This academic arms race is largely financed by taxpayers. In 1970, the federal government’s student financial assistance programs totaled a bit over $1 billion. Last year it was $173.8 billion. Ostensibly, this increased funding provides improved access by allowing those of modest incomes to attend college. But the proportion of recent college graduates coming from the bottom quartile of the income distribution has actually fallen sharply since 1970—from 12 percent to a bit over 7 percent. Former Secretary of Education Bill Bennett was right in 1987 when he hypothesized that higher federal student loans would merely lead to higher tuition fees. Colleges, not students, capture the money.
What have the schools done with the funds? Mostly, they have hired lots of staff. The enrollment-adjusted number of “non-instructional professional” personnel has roughly doubled since the mid-1970s. Meanwhile, professors have been given reduced teaching loads—the proportion of instructors who teach four hours or less per week has more than doubled since 2000.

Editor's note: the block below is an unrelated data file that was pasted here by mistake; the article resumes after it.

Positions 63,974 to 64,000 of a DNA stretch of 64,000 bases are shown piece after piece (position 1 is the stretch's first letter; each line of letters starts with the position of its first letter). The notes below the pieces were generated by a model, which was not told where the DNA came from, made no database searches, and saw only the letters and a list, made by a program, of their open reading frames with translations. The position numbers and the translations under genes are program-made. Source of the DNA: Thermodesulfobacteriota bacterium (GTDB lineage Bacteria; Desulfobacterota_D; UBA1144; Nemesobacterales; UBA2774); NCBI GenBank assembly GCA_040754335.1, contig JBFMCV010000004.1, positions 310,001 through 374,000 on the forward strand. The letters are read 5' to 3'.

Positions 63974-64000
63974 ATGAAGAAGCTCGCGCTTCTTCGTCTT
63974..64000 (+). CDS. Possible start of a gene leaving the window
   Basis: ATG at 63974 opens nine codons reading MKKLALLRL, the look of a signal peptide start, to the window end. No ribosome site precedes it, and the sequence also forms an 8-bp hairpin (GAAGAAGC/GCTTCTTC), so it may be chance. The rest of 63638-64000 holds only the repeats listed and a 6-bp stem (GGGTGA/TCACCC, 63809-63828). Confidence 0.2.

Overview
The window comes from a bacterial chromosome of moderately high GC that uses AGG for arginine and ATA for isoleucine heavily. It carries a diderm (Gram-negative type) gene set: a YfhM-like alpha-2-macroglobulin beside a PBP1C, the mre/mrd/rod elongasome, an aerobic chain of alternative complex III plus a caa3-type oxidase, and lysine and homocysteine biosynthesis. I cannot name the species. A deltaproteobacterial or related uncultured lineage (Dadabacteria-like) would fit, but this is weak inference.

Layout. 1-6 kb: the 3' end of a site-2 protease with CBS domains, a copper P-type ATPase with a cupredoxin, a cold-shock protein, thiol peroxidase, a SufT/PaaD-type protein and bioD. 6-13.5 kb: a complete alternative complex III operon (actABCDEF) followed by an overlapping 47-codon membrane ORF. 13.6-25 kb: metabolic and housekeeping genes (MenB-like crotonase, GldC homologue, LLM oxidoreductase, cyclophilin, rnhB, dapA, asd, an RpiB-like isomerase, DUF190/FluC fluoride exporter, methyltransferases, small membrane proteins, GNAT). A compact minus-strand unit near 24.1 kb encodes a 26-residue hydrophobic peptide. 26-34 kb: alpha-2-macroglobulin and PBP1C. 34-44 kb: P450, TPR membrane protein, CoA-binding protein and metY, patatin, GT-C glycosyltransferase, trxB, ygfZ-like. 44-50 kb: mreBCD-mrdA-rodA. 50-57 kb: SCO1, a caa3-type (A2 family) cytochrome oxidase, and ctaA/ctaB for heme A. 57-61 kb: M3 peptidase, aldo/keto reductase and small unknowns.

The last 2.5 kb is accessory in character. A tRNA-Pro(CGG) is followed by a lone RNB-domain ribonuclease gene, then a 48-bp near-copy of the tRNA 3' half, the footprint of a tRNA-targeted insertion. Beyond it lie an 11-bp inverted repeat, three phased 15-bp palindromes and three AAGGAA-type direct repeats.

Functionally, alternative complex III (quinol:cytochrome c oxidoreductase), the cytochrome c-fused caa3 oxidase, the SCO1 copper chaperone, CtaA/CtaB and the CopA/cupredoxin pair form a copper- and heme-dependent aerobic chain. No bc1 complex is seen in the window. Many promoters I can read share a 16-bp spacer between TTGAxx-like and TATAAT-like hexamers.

Administrators also pay themselves handsomely. It’s not just football coaches who make million-dollar salaries these days; some university presidents do as well, with fringe benefits that can include mansions, chauffeured cars, club memberships, copious first-class or private jet travel, even payment of income taxes.
Colleges and universities, echoed and abetted by politicians like President Barack Obama and education-cheerleader groups like the $1.4 billion Lumina Foundation, promote the notion that nearly every American should have a post-secondary education and that we need to regain world leadership in the percent of young adults who have bachelor’s degrees. Yet labor market data show that a large portion of those with bachelor’s degrees have jobs that do not require a college education. (A forthcoming Center for College Affordability and Productivity study puts the portion at around 48 percent.) There are more than 115,000 janitors, for example, with bachelor’s degrees.